Wayne County Prosecutor Kym Worthy has portrayed convicted drug dealer Richard Wershe Jr., who earned the nickname "White Boy Rick," as a drug kingpin, a Pablo Escobar if you will, a danger to society, who was instrumental in destroying the very fabric of Detroit with his massive drug sales in the 1980s. She's done everything in her power to keep him locked up and make him out to be a drug figure far bigger than he ever was.
Her office is currently fighting a ruling by Wayne County Circuit Court Judge Dana M. Hathaway, who agreed last September to resentence Wershe, who is serving life in prison. Worthy challenged that ruling, and the case is now before the state Supreme Court, which could rule any time now. A ruling in favor of Judge Hathaway, would likely result in her resentencing Wershe to time served. That would be justice.
A new documentary, that HBO could show, makes Worthy look foolish for her ridiculous crusade to save the public from Wershe, who was arrested at 17 for dealing drugs. Twenty-eight years later, he remains behind bars at 46.
WDIV's Kevin Dietz aired snippets Wednesday night from "650 Lifer," the documentary by award-winning producer Shawn Rech and Transition Studios.The film, still is in production, has interviews with a former FBI agent and a major drug trafficker in Detroit who say Wershe wasn't close to being the kingpin he's been portrayed as by people like Worthy.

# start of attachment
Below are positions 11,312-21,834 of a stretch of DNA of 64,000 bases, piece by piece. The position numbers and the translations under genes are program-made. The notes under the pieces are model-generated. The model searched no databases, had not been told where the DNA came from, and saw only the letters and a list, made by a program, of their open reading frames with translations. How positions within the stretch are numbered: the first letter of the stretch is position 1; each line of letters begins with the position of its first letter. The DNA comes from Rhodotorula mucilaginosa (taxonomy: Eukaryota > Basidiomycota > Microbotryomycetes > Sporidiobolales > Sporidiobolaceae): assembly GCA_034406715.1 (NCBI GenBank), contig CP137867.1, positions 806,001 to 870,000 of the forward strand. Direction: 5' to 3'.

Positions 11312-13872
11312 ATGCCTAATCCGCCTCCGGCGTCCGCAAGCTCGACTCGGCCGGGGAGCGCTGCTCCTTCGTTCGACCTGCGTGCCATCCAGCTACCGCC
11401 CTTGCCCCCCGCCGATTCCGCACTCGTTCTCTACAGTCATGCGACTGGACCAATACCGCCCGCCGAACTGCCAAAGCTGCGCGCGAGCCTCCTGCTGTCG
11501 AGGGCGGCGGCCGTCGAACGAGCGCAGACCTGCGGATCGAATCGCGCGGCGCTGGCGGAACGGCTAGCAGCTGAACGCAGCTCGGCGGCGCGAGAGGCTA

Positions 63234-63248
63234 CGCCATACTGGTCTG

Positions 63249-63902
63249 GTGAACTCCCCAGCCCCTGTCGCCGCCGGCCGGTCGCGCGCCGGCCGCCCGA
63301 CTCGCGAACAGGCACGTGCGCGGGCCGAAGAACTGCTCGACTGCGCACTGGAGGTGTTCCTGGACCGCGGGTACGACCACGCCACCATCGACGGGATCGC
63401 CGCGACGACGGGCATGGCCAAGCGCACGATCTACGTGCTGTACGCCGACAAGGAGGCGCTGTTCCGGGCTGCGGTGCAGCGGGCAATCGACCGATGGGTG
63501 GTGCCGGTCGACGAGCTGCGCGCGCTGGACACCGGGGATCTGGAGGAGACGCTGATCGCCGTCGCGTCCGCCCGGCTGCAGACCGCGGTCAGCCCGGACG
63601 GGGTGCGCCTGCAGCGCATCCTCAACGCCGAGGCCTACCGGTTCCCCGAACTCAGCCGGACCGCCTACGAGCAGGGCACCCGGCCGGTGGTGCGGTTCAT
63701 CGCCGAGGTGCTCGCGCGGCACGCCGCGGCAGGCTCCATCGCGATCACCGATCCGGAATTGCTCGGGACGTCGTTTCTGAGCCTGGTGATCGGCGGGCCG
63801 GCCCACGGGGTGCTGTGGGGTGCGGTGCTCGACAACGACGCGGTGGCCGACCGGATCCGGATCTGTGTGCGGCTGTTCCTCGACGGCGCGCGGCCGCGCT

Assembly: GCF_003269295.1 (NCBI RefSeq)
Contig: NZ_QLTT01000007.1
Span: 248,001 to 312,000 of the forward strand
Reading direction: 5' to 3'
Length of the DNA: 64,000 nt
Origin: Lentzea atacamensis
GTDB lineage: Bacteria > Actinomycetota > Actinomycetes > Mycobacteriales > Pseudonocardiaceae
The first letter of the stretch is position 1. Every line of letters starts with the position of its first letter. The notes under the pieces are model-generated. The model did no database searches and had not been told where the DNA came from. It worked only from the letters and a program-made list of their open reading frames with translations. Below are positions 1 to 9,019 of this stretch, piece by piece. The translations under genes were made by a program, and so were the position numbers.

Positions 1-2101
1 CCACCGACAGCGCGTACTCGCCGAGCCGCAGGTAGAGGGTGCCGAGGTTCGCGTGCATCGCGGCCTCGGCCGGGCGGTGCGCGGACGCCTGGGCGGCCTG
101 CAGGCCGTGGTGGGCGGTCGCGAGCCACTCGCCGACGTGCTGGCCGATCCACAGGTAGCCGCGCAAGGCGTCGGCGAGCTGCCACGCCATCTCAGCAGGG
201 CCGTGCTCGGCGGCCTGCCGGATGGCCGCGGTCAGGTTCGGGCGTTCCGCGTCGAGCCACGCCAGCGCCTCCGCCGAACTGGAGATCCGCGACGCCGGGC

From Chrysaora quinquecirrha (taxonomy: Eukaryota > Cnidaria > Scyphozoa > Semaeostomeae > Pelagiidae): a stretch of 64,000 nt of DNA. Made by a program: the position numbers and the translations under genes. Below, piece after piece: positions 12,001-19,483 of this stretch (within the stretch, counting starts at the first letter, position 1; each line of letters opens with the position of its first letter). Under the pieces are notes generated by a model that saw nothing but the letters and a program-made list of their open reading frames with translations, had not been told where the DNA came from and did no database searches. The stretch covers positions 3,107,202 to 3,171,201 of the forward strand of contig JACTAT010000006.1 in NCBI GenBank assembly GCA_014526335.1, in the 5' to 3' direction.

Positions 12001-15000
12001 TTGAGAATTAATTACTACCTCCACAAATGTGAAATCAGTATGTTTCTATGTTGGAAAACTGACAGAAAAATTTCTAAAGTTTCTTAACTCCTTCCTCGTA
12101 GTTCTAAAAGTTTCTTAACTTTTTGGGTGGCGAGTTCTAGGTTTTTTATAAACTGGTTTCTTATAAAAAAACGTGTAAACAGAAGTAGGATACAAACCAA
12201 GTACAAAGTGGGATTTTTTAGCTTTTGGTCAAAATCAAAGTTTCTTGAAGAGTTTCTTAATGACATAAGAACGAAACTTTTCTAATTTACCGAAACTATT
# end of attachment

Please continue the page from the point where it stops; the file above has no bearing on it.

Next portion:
“Rick was nowhere near me from a scale of one to ten,” ex-convict Johnnie Curry says on camera. “I’m a 10. He is a two. Rick couldn’t touch me with a ten-foot pole. They made him way bigger than he was.”
I used to speak to Curry when I was a reporter at the Detroit News and he was a federal prisoner serving time for drug trafficking. He was married to Mayor Coleman A. Young's niece, Cathy Volsan Curry.
He ran the Curry Brothers organization, and he was a big time drug dealer. He's now on the outside. At one time, he considered Wershe an enemy. Wershe was an FBI informant who helped put him away. Wershe also started dating Curry's wife when he went off to prison.
“I did way more than he could have possibly done to get that kind of sentence,” Curry says in the documentary, referring to the drugs he sold. “Rick should have done seven to eight years and been home.”
Gregg Schwarz, a retired FBI agent who investigated drugs and wants Wershe set free, says in the movie about Wershe:
"I’m sorry to tell you that the legend of White Boy Rick is just not true." He never nearly as big as law enforcers him out to be, Schwarz insists.
It never helped that Wershe earned the nickname "White Boy Rick." It only made him sound more notorious. It also probably never helped that he cooperated in an FBI sting that resulted in the indictment of cops, and that he provided information to the feds about the late Gil Hill, a popular figure in the community, who came under scrutiny by the FBI for his work as a homicide cop. Hill was never charged with any crimes.
Kym Worthy has created something in her head -- likely fueled by false information from those in law enforcement who resented Wershe helping the FBI bust cops -- that Wershe was a kingpin then and remains a monster today, 28 years after he was taken off the streets as a teenager.
I don't doubt Worthy's passion for justice and her desire to protect the citizens. She's done a lot of good things for the people of Wayne County.
But in this case, Worthy only need save herself from continuing to carry out a big injustice.